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lately i was analyzing a simple circuit with 2 MOSFET, 1 Nmos and 1 Pmos, where the Nmos was acting as a switch and its drain was connected through a resistance to the Pmos' gate. The pmos had it's source connected to a positive reference voltage and it's drain connected to a load. Between the Pmos' gate and drain a capacitor was placed. Now, i was trying to get the circuit polarization but to me, when no signal is applied to the Nmos' gate, the Pmos should have its gate floating. But in reality it seems that that Pmos should actually be turned off and not on.

Am i not considering some aspects of a 'real-life' MOSFET for this? Thanks in advance.

EDIT - Here's the schematic:

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  • \$\begingroup\$ add the circuit diagram, to get more answers \$\endgroup\$
    – Raj
    Feb 5, 2017 at 9:48
  • \$\begingroup\$ "But in reality it seems that that Pmos should actually be turned off and not off." Its not clear what you are asking.. Posting schematic of the circuit can help you in getting some answers.. \$\endgroup\$
    – nidhin
    Feb 5, 2017 at 9:51
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    \$\begingroup\$ In stead of coming up with "your own" circuit ideas on how to use a PMOS, I most strongly advise you to look at working designs and design examples which show how to use a PMOS (or NMOS). Exercises like you have here are only going to confuse you more and will not teach you how a PMOS should be used. It will only add to more confusion and you'll never learn how to propely use a PMOS. Transistors are complex devices, others have figured out how to use them, learn from that. \$\endgroup\$ Feb 5, 2017 at 11:09

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What is likely to happen is that you create a latch. The n channel fet turns on and charges the capacitor. This activates the P channel fet. If the n channel is turned off, the cap remains charged and the P channel fet remains activated.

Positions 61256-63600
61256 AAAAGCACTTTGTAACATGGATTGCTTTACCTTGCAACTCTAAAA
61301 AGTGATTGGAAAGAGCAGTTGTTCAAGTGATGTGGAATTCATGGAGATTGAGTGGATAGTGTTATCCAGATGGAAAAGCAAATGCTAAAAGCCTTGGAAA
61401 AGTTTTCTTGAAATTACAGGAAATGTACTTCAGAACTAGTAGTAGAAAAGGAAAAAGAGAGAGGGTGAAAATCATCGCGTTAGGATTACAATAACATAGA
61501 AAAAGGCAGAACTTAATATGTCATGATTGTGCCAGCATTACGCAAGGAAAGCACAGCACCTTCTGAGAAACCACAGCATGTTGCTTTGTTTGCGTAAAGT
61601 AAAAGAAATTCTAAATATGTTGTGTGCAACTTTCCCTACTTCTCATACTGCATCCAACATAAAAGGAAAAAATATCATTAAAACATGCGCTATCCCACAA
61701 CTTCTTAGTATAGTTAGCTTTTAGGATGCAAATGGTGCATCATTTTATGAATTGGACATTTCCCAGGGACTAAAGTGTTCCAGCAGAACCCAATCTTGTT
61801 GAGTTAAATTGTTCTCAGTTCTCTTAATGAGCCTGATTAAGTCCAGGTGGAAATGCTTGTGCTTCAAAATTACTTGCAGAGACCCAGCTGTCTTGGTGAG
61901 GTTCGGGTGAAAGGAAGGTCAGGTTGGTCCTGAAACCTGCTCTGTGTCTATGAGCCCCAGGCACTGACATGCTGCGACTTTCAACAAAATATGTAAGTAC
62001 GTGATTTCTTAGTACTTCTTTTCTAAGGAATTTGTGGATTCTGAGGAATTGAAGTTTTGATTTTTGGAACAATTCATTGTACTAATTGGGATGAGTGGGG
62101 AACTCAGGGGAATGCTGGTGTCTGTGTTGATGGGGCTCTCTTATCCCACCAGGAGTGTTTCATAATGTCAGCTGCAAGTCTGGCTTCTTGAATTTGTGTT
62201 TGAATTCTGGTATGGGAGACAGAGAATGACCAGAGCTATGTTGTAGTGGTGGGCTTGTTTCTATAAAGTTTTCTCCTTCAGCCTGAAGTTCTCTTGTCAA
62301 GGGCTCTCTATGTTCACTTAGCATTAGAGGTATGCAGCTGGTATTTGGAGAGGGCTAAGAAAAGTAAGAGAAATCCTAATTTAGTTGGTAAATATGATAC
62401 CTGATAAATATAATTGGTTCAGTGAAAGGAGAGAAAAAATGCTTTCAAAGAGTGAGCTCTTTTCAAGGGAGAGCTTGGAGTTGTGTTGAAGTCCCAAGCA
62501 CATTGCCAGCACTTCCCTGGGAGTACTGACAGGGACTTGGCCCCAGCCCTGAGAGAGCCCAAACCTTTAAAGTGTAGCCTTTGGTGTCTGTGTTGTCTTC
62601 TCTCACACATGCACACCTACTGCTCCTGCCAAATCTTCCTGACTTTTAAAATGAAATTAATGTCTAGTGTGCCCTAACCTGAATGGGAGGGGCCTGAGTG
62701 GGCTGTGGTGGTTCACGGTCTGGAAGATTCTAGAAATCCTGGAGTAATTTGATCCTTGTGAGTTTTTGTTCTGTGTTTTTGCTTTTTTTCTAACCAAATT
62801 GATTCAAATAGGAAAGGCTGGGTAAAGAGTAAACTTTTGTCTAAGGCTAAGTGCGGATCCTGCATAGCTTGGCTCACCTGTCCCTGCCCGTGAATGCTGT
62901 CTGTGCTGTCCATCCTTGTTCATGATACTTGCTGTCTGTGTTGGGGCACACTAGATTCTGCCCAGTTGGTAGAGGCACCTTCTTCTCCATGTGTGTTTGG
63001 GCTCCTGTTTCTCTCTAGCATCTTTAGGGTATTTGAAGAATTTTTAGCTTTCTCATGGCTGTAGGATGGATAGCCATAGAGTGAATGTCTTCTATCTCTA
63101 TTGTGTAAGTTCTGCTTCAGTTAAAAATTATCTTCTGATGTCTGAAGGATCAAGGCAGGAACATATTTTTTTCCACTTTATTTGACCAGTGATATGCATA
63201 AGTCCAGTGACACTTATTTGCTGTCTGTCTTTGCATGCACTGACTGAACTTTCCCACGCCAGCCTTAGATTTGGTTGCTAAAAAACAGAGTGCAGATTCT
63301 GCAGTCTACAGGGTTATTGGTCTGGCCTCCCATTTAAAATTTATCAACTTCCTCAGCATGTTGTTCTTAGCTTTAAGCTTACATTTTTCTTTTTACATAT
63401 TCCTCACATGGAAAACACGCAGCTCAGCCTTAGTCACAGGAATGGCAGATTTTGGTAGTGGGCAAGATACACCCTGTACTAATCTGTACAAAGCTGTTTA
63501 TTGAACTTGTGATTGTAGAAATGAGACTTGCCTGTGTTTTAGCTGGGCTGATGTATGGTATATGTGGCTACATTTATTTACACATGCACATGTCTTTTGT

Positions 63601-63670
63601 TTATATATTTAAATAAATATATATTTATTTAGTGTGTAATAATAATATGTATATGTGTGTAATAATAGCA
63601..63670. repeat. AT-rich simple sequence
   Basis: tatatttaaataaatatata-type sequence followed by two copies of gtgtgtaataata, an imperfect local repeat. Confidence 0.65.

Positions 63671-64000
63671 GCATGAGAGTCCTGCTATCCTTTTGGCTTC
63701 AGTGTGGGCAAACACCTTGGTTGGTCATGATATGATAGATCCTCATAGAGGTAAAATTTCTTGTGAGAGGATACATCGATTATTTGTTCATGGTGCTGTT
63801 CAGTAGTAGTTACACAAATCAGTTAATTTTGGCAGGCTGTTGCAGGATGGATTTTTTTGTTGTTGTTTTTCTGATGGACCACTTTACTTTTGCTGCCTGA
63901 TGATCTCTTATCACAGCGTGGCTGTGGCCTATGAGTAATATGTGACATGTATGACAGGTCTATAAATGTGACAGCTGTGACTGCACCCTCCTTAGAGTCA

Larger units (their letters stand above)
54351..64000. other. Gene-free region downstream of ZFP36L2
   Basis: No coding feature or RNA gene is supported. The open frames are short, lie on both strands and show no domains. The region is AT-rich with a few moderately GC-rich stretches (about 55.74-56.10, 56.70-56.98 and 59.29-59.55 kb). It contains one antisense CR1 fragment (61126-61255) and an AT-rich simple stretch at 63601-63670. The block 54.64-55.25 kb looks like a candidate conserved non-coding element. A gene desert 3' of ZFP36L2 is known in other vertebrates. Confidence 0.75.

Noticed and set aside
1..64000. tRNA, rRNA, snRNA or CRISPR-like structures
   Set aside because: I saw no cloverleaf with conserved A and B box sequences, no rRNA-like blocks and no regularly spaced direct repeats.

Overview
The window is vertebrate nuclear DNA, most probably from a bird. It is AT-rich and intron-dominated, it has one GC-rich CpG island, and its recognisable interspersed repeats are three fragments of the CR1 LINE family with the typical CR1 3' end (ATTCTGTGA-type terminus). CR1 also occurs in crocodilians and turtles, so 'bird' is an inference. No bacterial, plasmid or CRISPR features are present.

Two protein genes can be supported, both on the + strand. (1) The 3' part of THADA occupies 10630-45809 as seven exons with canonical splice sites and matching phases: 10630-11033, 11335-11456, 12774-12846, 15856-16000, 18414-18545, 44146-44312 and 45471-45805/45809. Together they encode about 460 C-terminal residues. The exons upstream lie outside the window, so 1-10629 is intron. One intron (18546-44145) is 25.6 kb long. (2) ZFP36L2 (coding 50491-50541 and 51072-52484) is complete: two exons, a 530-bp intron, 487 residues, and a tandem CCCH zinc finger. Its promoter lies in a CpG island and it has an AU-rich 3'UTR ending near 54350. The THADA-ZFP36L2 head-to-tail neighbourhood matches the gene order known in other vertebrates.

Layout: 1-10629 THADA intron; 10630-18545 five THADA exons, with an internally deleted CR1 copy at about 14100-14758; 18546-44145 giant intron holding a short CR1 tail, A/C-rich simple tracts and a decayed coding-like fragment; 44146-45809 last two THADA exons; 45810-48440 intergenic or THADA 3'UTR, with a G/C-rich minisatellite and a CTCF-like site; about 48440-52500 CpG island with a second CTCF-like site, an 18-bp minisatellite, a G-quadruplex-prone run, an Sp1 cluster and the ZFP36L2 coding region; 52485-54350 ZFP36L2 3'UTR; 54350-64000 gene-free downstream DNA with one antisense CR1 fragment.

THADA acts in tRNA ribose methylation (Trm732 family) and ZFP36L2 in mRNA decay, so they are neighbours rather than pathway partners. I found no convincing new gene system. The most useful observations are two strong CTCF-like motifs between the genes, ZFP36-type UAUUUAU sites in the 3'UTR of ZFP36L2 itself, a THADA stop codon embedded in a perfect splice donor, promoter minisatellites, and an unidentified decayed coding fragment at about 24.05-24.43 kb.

However, over time, the cap may slowly discharge and the P channel fet will gradually turn off. There is no other mechanism in your circuit for turning the P channel fet off. Basically, as it stands, I would describe it as a flawed circuit.

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The circuit appears 'sub-optimum' unless you desire some very unusual functionality. Explaining what the circuit is intended to achieve would help heaps.

If Vsignal is initially low, then when Vcc is first applied the voltage on C1 will be 0 so the gate of M1 will be loaded to ground by "load".
M1 will see a gate voltage of Vcc divided by C1 and Cgs of M1. This will in most cases turn M1 on.
There is no significant discharge path for C1 (mainly M2 ds leakage) so if C1 leakage is low, as it typically will be for a non polarised capacitor), M1 will tend to stay on.

Turning M2 on will formally turn M1 on and when M2 is turned off M1 will remain on as above.

To have M1 turn off when M2 is off a resistor R2 can be added to M1gs.

  • This will divide M2 drive signal by a factor of R2/(R1+R2) so needs to be sufficiently large to avoid unintended effects.

  • When M2 is turned off M1 will remain on due to C1 being charged. C1 will discharge via R2 with time constant R2C1. The time constant should be low enough to avoided undesired consequences while noting the need in the prior paragraph.

  • RC turnoff of M1 will result in a slow turnoff and the FET will dissipate power as it transits from on to off. Depending on the component values this may be harmless or may destroy the FET.

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When the n-FET is turned on, the p-FET gate is pulled low and C1 is charged up.

When the n-FET is turned off, C1 charge (as well as the p-FET gate charge) keeps the p-FET on, at least at first.

What will happen over time isn't as clear:

  • C1 charge leaks away. Vgs eventually gets to sub-threshold, drain voltage starts to go down, gate will follow it slowly. (Model this with a high resistance across the capacitor.)

  • (more likely) n-FET has some leakage, at least more than C1's, keeping C1 and the p-FET gate charged. So it stays on and can never be turned off. Check the FET model for its off-state leakage spec.

Besides being unpredictable, this circuit is vulnerable to noise pickup. Not good...

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